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ENERGY STAR Labeled Building Profile

Bethesda North Hospital
10500 Montgomery Road
Cincinnati, OH 45242
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Bethesda North Hospital opened in 1969 as a small suburban unit and has steadily grown into a 1 million square foot tertiary care facility with Level 3 trauma, open heart, large orthopedic surgery, and a wide array of maternity services. The hospital implemented Improvements in energy efficiency without major capital outlay by taking existing mechanical systems and making them operate in the most energy efficient manner possible. Careful planning and a cultural change in energy consumption habits were also important ingredients in our success. The hospital?s energy management team followed these steps:


Setting Energy Reduction Goals

In 2007, the Bethesda North Hospital began work with Pathian Incorporated to develop a sustainable energy improvement program. The primary goals of this partnership were to:

1.     Create a five-year, budget neutral energy improvement plan. The energy saving must pay for all energy improvements each year.

2.     Engineer a solution to the hospital?s building pressurization problems and integrate it into the five-year energy improvement plan budget.

3.     Develop a sustainable energy improvement program.

4.     Change the culture from an ?energy system users? mentality to an ?energy system managers? mentality.


Developing the Five-Year Energy Improvement Plan

1.     Pathian Engineers performed a rigorous inspection of all primary air handler HVAC control systems. The inspection goals were to identify how existing control systems functioned, verify calibration of peripheral devices, and understand the overall condition of mechanical systems.

2.     The engineers used Pathian? Analysis, a load-based benchmarking system to understand energy consumption habits. They used this program to develop comparative energy consumption benchmarks at all interval operating loads. At every temperature, dew point, or enthalpy, the engineers determined exactly how much energy the mechanical systems consume.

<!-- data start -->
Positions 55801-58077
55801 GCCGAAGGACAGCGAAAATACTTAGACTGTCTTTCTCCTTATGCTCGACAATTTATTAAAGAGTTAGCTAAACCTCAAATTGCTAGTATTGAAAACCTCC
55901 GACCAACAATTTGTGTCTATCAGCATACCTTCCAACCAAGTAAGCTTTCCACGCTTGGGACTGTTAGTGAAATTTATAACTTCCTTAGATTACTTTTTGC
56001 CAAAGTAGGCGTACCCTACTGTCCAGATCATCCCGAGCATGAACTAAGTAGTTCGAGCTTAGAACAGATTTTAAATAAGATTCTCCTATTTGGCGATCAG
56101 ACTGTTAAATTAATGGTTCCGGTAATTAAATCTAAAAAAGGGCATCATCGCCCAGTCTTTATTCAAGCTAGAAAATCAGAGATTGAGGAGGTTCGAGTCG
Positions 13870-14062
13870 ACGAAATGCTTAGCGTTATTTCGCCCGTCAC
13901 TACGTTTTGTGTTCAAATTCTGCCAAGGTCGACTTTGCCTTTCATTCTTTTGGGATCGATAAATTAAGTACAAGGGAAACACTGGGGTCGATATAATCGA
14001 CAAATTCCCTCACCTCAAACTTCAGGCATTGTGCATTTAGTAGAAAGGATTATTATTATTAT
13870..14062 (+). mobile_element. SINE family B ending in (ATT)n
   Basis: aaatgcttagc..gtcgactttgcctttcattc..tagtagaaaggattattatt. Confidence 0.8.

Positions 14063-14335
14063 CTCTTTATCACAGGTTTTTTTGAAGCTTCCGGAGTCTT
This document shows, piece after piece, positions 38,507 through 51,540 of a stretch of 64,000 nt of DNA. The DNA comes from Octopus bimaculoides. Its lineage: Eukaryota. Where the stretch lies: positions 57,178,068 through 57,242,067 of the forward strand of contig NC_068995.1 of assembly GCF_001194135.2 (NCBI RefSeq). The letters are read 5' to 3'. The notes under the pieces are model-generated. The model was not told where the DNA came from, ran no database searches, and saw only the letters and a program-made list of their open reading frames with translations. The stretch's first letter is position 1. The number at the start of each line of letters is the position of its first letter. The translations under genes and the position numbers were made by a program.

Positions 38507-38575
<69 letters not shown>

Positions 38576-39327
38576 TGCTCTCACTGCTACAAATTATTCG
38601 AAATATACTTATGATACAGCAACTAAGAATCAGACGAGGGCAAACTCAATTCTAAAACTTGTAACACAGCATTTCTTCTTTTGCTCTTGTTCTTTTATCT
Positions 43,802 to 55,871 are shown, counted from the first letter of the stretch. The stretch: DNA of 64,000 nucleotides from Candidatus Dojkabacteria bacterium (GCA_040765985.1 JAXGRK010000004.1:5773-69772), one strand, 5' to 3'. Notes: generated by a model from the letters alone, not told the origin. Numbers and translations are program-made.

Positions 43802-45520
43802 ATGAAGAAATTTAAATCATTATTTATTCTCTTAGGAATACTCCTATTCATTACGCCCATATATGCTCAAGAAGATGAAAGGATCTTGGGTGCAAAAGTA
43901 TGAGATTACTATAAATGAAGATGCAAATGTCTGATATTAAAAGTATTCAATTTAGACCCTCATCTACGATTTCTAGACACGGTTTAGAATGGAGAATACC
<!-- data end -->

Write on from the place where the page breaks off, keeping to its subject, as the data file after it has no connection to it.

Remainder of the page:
3.     Pathian created a Syrx? Energy Plan for our facility. This in-depth plan outlined all existing issues, recommendations, tasks, and control strategies for equipment.

4.     The focus of the engineering was to create global HVAC control strategies that allowed equipment to function as a single machine to control building pressure and react to changes in building load.


Putting the Plan in Action

1.     Pathian hired an HVAC control contractor and began implementing the Syrx? Energy Plan. The plan was designed to address ?low-hanging fruit? first and then move on to the next highest rate-of-return task.

2.     Great effort was placed on standardizing equipment control. Whenever possible, identical control system logic was used to control fan tracking and valve and damper positioning. This effort simplified employee training and created a cohesive mentality. Since everyone had a better understanding of how mechanical systems should work, they were able to identify problems that might go unnoticed without this standardization process.

3.     The Syrx? Energy Plan detailed how to control the hospital?s building pressure control problems. Pathian used what they call Pathian Optimal Building Pressure Control (POBPC) to control building pressure. Developed by Pathian, POBPC is an elevation-based pressure control method. It makes all mechanical systems work together to control building pressure to +/- 0.001 IN WC in the main hospital lobby.


Upholding Sustainability Values

1.     The most important aspect of the hospital?s sustainability plan is the ability to measure how the hospital consumes energy. Using Pathian?s load-based energy benchmarking method, energy managers understand in precise detail how mechanical systems consume energy at all operating loads. This feature allows energy managers to make adjustment to how they control energy systems and how they measure results. Energy managers keep adjustments that yield positive results and rethink those that don?t.

2.     The energy measurement process has helped energy managers refine how they control equipment. They continuously strive to become more energy efficient.

3.     Staff member training has helped energy managers understand how the building consumes energy, and has helped to identify problems.



1.     Since implementing the energy improvement plan in 2007, energy managers have made significant energy consumption improvements each year. The hospital has improved energy consumption by more than 20 percent by making the existing mechanical systems work more efficiently.

2.     Energy managers were able to retrofit the majority of the HVAC control system to new, highly efficient control methods while maintaining budget neutrality.

3.     For every dollar the hospital spent on its energy consultant, the hospital has received four dollars returned from energy savings.






Please note: Narrative information in this profile has been provided by TriHealth Hospitals or a representative of this facility. Other building information was verified and submitted to EPA at the time of application. Building energy performance, operating characteristics, and ownership/management may be subject to change over time.

Building Owner:*
TriHealth Hospitals

Property Manager:*
TriHealth Hospitals

Year(s) Labeled (Rating):
2012 (75)

Facility Type: Hospital (General Medical & Surgical)

Total Floorspace: 907635 sf

Year Constructed: 1969

Contract Type: Internal Resources
Financing Type: Internal Capital

Technologies Used:
   Stage 1-Recommissioning
   Stage 2-Lighting
   Stage 3-Load Reductions
   Stage 4-Fan Systems
   Stage 5-Heating and Cooling Plant